ahammondfigured it out. we're using an older version of upstart and setgid / setuid stanzas aren't supported. wrapped the whole thing in start-stop-daemon. Ugly, but upgrade friendly.00:20
ionI’ve had better experiences with sudo than start-stop-daemon. “exec sudo -H -u user -- cmd”00:21
Lekensteynhi all13:34
LekensteynThe `pidfile` stanza has been removed a while ago, is there any way I can make upstart aware of the right PID?13:35
LekensteynOur program fork&execs some program to do some initialization tests and then forks&(in parent) exist if the command line options say so13:36
jodhLekensteyn: Upstart doesn't use pid files as it tracks pids itself. Read this: http://upstart.ubuntu.com/cookbook/#expect13:42
LekensteynI saw that, but it does not work for me since all fork()s are traced13:45
Lekensteynthe application first loads the configuration and then daemonizes if it should do that according to the config13:46
Lekensteynduring loading of the config, fork&exec could occur (modinfo $driver)13:47
jodhLekensteyn: your app uses ptrace itself?13:48
Lekensteynstart program (pid 100), fork (child 101) & execve "modinfo driver" (multiple times), fork (child 102), child continues, parent (100) is exited13:50
jodhLekensteyn: well, you must either ensure the config doesn't change, or auto-gen the upstart .conf file with an appropriate expect stanza, or use start-stop-daemon or an equivalent tool.13:50
Lekensteyncurrently, the config and environment is validated before daemonizing, should it be done in an other way then? (i.e. validate after daemonizing)13:51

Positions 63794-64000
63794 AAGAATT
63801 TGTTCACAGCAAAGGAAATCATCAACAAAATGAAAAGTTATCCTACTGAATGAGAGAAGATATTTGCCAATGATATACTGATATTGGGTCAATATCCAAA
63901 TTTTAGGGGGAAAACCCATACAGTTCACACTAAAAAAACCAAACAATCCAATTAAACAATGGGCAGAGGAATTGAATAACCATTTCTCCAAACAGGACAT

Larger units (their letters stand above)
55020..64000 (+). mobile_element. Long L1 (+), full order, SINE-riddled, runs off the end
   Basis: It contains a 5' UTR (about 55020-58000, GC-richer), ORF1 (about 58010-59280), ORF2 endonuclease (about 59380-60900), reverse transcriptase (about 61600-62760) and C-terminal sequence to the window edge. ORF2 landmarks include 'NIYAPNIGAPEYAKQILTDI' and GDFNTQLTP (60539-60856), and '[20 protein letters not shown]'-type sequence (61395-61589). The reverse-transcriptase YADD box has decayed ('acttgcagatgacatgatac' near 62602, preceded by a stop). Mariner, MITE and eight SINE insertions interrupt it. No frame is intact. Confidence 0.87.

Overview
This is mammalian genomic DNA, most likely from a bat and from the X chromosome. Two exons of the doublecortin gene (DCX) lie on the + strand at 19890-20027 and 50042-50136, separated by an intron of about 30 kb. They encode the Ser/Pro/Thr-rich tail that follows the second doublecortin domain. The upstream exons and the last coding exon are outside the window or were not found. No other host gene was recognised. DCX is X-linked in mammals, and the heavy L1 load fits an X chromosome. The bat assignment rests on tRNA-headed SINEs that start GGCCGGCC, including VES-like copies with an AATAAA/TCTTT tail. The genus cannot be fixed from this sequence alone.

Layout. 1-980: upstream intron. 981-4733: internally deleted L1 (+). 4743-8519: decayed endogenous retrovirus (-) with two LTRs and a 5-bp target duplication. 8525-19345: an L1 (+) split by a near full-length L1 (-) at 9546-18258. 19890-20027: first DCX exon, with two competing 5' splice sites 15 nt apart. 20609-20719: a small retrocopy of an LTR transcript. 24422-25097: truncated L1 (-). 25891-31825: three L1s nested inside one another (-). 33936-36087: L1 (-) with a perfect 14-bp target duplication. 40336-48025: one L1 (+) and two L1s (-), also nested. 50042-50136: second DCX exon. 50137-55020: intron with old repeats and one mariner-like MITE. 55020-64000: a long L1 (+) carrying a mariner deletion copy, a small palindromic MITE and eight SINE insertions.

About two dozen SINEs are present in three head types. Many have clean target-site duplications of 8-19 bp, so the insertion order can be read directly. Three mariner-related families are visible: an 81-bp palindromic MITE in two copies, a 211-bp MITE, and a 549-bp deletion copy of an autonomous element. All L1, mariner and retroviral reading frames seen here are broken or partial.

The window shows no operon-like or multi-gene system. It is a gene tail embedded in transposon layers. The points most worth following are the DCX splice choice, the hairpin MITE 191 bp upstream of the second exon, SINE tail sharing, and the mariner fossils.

jodhif you have a tool to validate your apps config file, maybe that tool could ensure that if your apps config says something like "daemonize=true" that the upstart config contains "expect daemon"?13:52
Lekensteynwell, it's ran like "programm --daemon". If that option is encountered, it knows that it should daemonize later. Before daemonizing, other settigns are evaluated (like --driver or Driver from conffile)13:53
Lekensteynthanks for your help btw13:56
LekensteynHow can I clear stale pids without rebooting or renaming the job? Related bug https://bugs.launchpad.net/upstart/+bug/40639714:38
jodhhttp://upstart.ubuntu.com/cookbook/#recovery-on-misspecification-of-expect. If that fails, you'll have to reboot.14:40
Lekensteynso I've to reboot or rename :s14:40
jodhLekensteyn: the recommendation is to develop your .conf file on a non-critical dev box. Once you have fully tested it, then deploy to your server(s).14:41
LekensteynIt is on my dev box ;)14:42
LekensteynNow, I've tried program --daemon;wait "$(cat /var/run/program.pid)" but the pid tracked by Upstart is wrong. How do I make Upstart aware of my pidfile?14:43
jodhLekensteyn: as I already said, upstart doesn't use pidfiles - it uses ptrace to establish the pid.14:44
Lekensteynwhat PID is tracked if "script \n .... \nend script" is used?15:03
jodhLekensteyn: that is all covered in the previously referenced http://upstart.ubuntu.com/cookbook/#expect15:09
Lekensteynjodh: thanks for your help so far, is it possible to redirect stdout/stderr from the program to syslog?16:27
jodhUpstart 1.4 can log job output. If you're using an older version though, use the technique here: http://upstart.ubuntu.com/cookbook/#obtaining-a-log-of-a-script-section, but rather than writing to /dev/.initramfs/..., write to /dev/kmsg.16:31
jodhalternatively, run "mycmd | logger" if creating that extra logger process won't cause your job problems.16:32
LekensteynThanks, I16:35
Lekensteyn'll try it, should I use exec or script16:35

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